All for a war, people now realize, which could be won for the cost of a few months of military spending in the beginning, for carefully-targeted, Afghan-led jobs and development programs. This takes advantage of the fact that almost nobody in Afghanistan really wants to fight, or even likes the Taliban. But if you plop a bunch of foreigners in those foreigner-type uniforms in the middle of a valley, by gosh, they just wouldn't be Afghans if they didn't take a few shots. Nothing personal.
It is no exaggeration: some remote Afghans have been quoted as asking "which ones are those?" of soldiers in the distance. Not as in -- are those Dutch or Americans? But as in, I thought the Russians were gone. British? They're still here? I thought we threw them out.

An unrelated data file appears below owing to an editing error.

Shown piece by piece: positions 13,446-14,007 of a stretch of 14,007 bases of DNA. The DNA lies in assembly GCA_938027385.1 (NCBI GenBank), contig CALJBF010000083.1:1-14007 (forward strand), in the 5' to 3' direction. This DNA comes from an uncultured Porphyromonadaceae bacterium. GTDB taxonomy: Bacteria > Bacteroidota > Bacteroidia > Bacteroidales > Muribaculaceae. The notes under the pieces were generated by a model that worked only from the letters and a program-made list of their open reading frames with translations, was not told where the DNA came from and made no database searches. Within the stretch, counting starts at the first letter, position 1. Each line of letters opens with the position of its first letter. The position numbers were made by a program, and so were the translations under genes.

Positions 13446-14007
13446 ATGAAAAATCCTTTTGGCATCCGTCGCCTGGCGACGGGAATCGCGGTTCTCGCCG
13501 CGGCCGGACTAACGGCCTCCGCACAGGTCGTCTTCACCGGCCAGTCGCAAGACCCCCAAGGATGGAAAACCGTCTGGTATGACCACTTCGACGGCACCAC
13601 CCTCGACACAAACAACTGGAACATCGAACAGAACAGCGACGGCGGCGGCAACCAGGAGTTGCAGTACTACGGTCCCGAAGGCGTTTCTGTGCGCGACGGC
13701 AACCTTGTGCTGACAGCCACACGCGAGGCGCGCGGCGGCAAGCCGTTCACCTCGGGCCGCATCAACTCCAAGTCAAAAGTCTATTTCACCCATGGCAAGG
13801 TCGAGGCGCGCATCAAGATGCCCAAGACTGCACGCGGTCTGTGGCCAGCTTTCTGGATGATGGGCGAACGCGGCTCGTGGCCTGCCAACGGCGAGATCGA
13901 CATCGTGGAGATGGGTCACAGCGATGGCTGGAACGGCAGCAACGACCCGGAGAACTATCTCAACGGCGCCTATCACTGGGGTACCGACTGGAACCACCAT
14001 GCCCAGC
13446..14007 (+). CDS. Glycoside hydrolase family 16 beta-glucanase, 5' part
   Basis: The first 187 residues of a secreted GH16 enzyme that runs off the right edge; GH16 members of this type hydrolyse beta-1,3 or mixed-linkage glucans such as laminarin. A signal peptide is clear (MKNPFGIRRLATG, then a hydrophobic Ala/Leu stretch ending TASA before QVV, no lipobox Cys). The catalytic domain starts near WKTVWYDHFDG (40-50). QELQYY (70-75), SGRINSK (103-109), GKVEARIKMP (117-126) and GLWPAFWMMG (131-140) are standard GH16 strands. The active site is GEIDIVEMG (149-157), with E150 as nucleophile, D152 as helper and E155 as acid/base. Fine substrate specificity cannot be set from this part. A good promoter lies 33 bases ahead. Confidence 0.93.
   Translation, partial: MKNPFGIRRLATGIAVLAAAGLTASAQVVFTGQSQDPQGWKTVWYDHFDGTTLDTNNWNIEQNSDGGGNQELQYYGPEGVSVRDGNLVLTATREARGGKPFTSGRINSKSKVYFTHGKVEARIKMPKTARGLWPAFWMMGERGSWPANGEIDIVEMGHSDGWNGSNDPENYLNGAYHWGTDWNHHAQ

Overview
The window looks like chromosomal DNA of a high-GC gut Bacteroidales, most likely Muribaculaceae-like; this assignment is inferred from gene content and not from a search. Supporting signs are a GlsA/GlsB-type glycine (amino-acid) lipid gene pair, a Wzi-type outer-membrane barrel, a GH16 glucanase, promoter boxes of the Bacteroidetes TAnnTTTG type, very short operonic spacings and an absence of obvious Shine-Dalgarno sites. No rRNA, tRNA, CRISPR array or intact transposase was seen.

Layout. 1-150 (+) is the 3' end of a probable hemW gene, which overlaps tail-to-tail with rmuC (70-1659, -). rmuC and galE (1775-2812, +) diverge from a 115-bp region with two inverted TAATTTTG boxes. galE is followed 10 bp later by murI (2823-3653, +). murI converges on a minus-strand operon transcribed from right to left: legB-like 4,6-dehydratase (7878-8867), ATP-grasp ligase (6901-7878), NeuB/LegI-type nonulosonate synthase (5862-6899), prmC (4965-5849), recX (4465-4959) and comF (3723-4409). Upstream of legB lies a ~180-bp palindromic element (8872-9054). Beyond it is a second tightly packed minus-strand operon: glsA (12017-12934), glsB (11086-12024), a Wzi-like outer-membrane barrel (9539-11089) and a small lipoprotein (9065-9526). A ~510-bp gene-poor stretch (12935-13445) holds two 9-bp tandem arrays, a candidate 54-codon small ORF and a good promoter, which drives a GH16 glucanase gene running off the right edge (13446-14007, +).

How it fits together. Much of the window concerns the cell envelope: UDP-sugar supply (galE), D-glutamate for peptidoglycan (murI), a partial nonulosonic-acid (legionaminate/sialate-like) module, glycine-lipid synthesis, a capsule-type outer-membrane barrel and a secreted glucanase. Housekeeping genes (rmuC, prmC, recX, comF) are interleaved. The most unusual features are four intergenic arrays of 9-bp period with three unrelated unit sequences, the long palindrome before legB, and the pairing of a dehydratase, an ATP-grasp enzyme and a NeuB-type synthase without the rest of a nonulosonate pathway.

The official policy for Afghanistan is to keep the money flowing no matter what is happening. That's as much of a policy as there is. This has nothing to do with COIN, COUNT or anything of the kind. This has to do with $$$$. The McChrystal fiasco was theater because the war is theater, a very deadly kind. The good guys against the bad guys in the fourth poorest country in the world where anyone will fight for whomever pays.
The fear that if we withdraw, there will be civil war, instability, and possibly a Taliban takeover, is overblown. What this neglects is the lingering hatred of the Taliban, even among ordinary Pashtuns. But young men will fight for the ten-dollar-a-day wage in the vacuum of 40 percent unemployment and widespread hunger. The UN estimates 35% of Afghans are malnourished as well as 40% of children. Yes, the local Taliban also serves as an outlet for expressing traditional Afghan dislike for foreign occupation.